The last question is a huge toughie. I stay fashionable and remain conscious of the environment simply by only buying pieces that I love (and am borderline-obsessed with). If I want something, I usually wait at least a week or so before I go out to purchase it to make sure that my hankering for it doesn't wane, because sometimes, I just itch to spend money and this helps to curb impulse purchases. This creates less junk in my wardrobe and I save money.

But how to keep fashionable while keeping people in poverty-stricken countries in mind? That's really hard. I mean, if you're practically destitute (or even just plain dirt-poor), you don't have much of a choice, do you? By the way, I'd caution you against discussing this with my Aunt Nancy - she's the CFO of the Asia-Pacific division of Tommy Hilfiger - because she'd engage you in a heated discussion about how they're creating jobs in poor countries, etc.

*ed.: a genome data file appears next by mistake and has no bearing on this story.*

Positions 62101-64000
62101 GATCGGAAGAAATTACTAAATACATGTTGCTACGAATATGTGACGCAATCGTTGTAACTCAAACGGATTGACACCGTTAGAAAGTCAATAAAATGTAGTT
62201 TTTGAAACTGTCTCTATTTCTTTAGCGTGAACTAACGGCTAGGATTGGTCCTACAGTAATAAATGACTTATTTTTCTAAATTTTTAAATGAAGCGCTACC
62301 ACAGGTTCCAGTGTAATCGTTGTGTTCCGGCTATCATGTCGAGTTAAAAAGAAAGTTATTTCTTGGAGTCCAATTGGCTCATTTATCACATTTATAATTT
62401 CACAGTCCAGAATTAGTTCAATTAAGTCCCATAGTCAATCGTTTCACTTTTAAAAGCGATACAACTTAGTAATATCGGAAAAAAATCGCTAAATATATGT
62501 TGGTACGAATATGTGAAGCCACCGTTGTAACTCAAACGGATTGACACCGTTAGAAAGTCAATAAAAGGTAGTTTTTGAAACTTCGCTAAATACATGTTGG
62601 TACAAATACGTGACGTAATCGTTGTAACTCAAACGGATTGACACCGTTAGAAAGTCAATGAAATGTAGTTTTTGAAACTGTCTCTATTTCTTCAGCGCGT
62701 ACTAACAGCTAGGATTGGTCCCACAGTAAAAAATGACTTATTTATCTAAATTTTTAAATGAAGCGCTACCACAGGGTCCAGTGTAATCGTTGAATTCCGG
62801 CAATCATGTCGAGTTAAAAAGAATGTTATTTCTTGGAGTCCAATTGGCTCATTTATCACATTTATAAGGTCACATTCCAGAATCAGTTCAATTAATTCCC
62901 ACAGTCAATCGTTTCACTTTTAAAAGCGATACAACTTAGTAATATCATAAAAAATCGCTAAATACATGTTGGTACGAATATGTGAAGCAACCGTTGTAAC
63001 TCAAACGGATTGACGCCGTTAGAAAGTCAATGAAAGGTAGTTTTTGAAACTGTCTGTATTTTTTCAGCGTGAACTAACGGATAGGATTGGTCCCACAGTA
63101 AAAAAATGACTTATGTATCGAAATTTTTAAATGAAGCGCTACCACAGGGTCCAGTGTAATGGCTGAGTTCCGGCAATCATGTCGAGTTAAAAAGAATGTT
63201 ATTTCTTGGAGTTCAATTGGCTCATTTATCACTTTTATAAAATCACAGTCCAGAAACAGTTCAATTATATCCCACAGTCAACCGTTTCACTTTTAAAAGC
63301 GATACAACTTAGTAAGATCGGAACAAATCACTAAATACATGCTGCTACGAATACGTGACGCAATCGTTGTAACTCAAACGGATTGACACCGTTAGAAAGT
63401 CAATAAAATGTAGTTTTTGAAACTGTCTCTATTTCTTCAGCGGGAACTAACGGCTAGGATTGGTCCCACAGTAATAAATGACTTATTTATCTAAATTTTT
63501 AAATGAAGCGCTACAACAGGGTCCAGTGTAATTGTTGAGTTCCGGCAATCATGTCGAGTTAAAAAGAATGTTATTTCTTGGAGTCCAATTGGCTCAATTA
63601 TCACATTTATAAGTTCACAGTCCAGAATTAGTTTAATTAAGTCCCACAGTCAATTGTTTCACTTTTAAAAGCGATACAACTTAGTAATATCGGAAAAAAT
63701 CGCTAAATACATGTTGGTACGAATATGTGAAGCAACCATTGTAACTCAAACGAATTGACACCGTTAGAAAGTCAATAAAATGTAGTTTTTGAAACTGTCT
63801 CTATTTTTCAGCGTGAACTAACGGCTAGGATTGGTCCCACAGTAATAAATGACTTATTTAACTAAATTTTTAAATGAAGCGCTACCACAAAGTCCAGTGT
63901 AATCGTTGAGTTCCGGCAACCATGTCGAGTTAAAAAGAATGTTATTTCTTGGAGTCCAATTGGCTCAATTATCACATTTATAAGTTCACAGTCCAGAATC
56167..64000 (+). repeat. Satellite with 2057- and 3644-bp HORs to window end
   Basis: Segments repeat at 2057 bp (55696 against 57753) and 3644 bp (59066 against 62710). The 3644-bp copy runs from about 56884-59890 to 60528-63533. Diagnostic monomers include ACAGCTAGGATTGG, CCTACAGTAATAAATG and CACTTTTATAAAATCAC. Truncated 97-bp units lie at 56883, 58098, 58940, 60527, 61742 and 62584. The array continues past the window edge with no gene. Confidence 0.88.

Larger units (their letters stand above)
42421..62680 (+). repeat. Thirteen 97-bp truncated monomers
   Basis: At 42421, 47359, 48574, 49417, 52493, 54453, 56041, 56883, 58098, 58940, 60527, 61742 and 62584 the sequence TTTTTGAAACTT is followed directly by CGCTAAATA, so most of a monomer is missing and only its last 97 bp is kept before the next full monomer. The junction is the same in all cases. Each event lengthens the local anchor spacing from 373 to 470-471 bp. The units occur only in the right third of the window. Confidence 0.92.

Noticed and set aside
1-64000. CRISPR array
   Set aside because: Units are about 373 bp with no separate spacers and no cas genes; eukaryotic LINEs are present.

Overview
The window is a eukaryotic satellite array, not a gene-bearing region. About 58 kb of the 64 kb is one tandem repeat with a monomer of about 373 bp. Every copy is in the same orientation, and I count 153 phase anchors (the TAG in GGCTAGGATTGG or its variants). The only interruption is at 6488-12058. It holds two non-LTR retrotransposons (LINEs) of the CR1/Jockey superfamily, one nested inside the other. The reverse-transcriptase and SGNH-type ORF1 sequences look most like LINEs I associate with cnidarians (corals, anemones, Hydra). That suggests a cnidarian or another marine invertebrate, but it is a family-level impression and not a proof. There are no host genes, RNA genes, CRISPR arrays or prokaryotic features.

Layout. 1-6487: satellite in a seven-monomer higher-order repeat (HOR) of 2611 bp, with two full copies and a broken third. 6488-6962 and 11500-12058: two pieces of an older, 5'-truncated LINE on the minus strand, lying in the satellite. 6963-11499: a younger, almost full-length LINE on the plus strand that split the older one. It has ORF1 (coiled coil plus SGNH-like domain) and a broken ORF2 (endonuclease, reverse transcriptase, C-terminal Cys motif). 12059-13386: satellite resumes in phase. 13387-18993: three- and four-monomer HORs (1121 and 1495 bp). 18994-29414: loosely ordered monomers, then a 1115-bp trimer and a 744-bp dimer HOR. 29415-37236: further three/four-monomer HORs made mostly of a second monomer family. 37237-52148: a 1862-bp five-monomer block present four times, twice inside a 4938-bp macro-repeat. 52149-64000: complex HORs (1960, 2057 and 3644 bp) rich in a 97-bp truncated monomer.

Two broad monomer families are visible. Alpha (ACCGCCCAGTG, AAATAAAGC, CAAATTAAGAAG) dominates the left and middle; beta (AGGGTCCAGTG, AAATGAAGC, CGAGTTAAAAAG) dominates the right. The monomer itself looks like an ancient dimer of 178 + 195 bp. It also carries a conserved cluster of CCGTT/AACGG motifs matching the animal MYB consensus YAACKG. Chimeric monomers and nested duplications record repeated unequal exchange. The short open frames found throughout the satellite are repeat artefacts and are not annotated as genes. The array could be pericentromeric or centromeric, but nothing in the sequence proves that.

The best advice I can give on this is, if you're super socially-conscious, to buy fair-trade, make your own clothes or shop at secondhand stores or thrift shops. I wouldn't be able to go with options two and three because I'm hopeless at sewing and because I'm allergic to Used Stuff Cooties (I know, I know, I'm a terrible person). Otherwise, you could do some research to find out which brands don't use sweatshops and only shop at those (no more Victoria's Secret!). At this point in my life I'm not in a position financially to be picky, but if any of you are, I would totally encourage you to be because, after all, socially-conscious shopping is très chic! ;}

Tuesday, August 19, 2008


Hello darlings,